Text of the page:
By the early-mid 1970s insurance costs were steadily rising, not to mention the cost of fuel and my Dad sold out. That 10KW generator would burn 20 gallons a fuel each day.


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  22. Hey Daryl, thank you for the posting. Excellent story I always love learning about interesting historical stories like this. I found my way here from a re-post about this article on Jalopnik.com. Only 1 point I disagree with "Could you imagine a business owner willing to lend his or her equipment, time and fuel to the government today to help the public stay alive during an emergency?" Yes, I can. I don't want to name names, however I work with a fortune 50 company that is well known for volunteering & assisting (time/effort/money/equipment/logistics/communications etc...) during natural disasters. In fact if my company didn't I wouldn't be working here.

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    1. Thank you for dropping by and for the comments. I realize that my claim about businesses not willing to help out was a bold statement and its not necessarily true in all cases. I think in individual cases or disasters, good people & groups will always shine through. That still rings true. We've seen it in New Orleans, Joplin, Norman, and other places. I'm very glad to hear of companies doing good in times of need today.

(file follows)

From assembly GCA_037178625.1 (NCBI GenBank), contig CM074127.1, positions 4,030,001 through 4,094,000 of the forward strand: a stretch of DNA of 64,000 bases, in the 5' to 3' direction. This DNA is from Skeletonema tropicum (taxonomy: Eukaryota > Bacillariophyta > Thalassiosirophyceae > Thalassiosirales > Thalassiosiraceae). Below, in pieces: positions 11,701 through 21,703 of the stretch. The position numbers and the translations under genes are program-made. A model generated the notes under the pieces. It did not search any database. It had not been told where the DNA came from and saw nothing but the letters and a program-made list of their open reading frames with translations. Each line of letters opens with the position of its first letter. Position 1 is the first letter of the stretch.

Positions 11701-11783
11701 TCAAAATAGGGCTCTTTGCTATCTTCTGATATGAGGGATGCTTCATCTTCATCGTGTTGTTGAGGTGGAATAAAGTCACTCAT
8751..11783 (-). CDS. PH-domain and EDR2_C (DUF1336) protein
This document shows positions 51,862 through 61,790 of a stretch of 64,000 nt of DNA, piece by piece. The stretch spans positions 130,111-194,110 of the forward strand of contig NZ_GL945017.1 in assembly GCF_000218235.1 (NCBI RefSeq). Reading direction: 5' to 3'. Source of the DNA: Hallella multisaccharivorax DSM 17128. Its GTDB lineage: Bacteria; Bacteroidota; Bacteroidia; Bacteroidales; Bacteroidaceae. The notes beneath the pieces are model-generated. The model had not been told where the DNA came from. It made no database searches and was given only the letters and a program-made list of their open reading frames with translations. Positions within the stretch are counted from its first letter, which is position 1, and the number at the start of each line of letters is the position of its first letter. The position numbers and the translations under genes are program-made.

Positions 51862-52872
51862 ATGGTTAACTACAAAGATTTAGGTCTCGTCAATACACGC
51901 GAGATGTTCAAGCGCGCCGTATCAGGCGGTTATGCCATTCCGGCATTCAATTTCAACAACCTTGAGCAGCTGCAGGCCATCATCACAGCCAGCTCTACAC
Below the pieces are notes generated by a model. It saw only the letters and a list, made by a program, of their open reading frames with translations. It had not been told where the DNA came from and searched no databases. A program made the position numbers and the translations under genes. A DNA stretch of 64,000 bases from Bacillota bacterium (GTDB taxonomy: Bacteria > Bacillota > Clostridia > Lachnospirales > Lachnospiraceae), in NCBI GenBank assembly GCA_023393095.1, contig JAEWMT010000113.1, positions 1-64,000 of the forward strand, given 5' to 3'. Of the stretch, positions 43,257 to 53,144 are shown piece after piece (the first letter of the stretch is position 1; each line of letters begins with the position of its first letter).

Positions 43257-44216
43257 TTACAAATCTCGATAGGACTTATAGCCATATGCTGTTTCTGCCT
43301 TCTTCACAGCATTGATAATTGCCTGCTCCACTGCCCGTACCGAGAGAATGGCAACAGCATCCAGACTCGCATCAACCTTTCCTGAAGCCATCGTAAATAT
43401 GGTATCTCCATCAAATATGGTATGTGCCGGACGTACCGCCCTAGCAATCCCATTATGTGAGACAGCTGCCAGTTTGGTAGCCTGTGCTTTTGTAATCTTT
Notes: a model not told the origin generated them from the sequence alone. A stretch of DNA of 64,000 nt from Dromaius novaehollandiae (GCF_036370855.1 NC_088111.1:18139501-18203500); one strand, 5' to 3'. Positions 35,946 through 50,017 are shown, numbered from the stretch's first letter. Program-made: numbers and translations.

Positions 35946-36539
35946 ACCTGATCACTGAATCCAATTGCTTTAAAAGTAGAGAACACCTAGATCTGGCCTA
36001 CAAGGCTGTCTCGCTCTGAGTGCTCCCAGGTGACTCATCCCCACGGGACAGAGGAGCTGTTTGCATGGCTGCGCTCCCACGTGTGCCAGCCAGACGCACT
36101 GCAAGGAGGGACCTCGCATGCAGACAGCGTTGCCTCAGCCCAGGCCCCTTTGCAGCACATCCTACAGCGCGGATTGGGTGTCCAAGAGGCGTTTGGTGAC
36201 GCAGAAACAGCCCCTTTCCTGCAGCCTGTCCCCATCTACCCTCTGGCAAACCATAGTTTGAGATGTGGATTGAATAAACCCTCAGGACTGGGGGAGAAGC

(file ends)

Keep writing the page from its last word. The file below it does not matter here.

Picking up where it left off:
I still feel a more wide-spread Civil Defense type network similar to what we had in the past would be a tough sell in this day & age due to mistrust of the government or fears of theft or harm. (Think of "doomsday preppers" and other media stories of isolationism, survivalism and bunkers with security systems, etc). Most of those TV shows are a display of someone's ammo cache and shooting ability. That's TV of course. Reality may not play out like "Zombieland" did.

      I hope we don't have to explore this scenario...but I also just listened to a news report about the cold war ramping up again thanks to the conflict in Syria. I appreciate the feedback, and thanks for reminding us that good-natured folks that are still out there!

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  23. That civil defense logo looks awfully similar to the deathly hallows symbol from Harry Potter.